I want you to know that I did read the books I listed, and be fore any winners are announced I thought I would share my thoughts. I loved "One Crazy Summer". Period. The characters were so believable I felt as though I was there in California in the height of the Black Panther movement. The author did an amazing job of juxtaposing the traditional behavior of the time for African Americans with the attitudes of this "new" group. Here were 3 sisters swept into the middle of it all. With this as the setting, the story is actually a quest to connect with the mother who left them right after the youngest sister was born. This opportunity is ever so slowly developed throughout the summer, leaving the reader to implore the mother to "act like one!" Excellent book all around, and certainly deserving of the Newbery.
I kept putting "Out of My Mind" to the bottom of the pile. Hard as it is to believe, I don't always enjoy Sharon Draper's books.Finally it was the last book yet to read, so I picked it up. Wow! Melody is someone I will continue to think about forever. She is has Cerebral Palsy, essentially a quadriplegic, and cannot talk. I know this sounds like a real downer, but talk about amazing character development~I know this girl. She is in 5th grade, and finally is getting mainstreamed into classes. This is great because she has a photographic memory and is brilliant. Melody is also a 10 year old with the concerns and ideas that come with the age. Definitely not a character to pity, she is feisty, and determined to find a way to have a "voice" to share her thoughts and ideas. You, the lucky reader are privy to these and so share with her wishes, dreams, and frustrations. If this book doesn't win, I will be shocked; but I know that Melody would rise from that disappointment as well, an even stronger character!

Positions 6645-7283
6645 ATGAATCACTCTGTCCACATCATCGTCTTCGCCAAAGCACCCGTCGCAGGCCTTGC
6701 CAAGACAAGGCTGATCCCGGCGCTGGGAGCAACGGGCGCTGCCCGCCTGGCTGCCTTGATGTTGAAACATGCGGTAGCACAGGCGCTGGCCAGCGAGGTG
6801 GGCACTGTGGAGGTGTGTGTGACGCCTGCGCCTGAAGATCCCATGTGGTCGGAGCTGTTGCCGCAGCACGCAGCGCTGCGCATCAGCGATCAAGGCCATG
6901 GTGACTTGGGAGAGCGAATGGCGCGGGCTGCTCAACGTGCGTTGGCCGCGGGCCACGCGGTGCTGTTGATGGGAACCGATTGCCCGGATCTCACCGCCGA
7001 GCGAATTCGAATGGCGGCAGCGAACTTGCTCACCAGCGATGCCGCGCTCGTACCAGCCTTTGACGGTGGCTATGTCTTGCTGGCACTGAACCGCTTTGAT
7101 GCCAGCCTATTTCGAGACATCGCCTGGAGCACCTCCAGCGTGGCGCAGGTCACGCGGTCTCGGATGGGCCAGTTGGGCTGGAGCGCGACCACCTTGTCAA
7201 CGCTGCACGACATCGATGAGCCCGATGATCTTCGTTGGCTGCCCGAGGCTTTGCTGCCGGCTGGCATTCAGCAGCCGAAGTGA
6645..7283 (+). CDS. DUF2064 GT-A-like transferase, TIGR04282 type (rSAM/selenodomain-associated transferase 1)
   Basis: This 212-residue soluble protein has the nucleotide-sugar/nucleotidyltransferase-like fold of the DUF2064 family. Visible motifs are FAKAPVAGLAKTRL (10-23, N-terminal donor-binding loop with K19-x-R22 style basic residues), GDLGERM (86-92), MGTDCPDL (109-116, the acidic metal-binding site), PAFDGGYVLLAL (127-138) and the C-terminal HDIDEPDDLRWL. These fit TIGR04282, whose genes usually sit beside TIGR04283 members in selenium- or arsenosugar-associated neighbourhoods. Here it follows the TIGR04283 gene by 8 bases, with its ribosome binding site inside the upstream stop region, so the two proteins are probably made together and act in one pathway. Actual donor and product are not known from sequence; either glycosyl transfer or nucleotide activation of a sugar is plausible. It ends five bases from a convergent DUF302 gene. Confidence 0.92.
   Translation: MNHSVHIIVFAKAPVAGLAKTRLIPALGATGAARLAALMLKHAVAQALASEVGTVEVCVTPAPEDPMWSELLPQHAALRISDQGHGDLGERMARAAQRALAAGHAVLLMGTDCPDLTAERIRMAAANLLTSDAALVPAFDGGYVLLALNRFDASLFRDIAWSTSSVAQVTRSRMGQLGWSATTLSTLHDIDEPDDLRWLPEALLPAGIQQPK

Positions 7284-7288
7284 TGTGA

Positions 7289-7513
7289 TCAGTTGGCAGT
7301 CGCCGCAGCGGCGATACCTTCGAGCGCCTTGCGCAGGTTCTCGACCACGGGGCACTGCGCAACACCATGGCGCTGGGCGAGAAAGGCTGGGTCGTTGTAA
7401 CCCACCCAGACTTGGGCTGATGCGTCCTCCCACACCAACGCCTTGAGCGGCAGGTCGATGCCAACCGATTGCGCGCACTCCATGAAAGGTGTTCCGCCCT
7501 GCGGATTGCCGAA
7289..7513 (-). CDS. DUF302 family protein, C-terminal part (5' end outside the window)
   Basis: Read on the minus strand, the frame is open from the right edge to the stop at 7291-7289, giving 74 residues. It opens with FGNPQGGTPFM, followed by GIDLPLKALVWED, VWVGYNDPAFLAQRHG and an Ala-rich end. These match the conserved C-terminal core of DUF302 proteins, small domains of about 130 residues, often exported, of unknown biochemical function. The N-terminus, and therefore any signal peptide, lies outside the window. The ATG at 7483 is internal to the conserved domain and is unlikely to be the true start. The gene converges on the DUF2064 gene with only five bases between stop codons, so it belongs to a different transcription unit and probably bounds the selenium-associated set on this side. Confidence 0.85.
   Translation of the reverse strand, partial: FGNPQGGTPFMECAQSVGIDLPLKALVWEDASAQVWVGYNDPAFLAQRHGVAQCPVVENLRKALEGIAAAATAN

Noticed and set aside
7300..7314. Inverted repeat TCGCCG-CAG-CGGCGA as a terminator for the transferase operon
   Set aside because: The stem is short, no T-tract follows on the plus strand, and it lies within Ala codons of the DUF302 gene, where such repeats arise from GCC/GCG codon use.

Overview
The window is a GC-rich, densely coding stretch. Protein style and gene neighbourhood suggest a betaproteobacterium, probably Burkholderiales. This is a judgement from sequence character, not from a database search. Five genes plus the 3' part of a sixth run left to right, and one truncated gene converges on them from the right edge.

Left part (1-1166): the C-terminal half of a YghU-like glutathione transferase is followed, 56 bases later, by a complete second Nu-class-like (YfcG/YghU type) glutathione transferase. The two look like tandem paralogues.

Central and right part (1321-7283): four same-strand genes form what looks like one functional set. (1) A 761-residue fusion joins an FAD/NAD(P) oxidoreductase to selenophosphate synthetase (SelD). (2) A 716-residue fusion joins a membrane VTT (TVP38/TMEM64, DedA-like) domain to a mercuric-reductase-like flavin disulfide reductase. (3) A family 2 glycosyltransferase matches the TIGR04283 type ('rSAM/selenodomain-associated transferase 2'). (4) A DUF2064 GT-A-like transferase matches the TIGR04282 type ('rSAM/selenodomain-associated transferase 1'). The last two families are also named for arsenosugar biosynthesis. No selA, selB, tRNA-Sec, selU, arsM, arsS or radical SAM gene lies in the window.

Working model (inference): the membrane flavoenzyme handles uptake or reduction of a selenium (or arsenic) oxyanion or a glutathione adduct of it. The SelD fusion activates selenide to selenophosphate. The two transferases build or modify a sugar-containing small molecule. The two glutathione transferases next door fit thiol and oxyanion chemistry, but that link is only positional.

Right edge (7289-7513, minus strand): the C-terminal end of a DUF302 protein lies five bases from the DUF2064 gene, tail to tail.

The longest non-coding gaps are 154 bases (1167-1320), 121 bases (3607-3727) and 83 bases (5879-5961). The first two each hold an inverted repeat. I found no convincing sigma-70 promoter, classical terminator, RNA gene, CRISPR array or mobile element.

Other quick mentions, "The Night Fairy" grew on me. I really wanted to love it, I'm a sucker for fairies, but initially she was such a self-absorbed creature it was really hard. When disaster strikes, we get the opportunity to see her true character develop. In much the same way Edward Tulane grows, so does this tiny creature. A very nice job of describing the setting from the point of view of a tiny protagonist.
More later, and I will share my thoughts about ALA Midwinter .....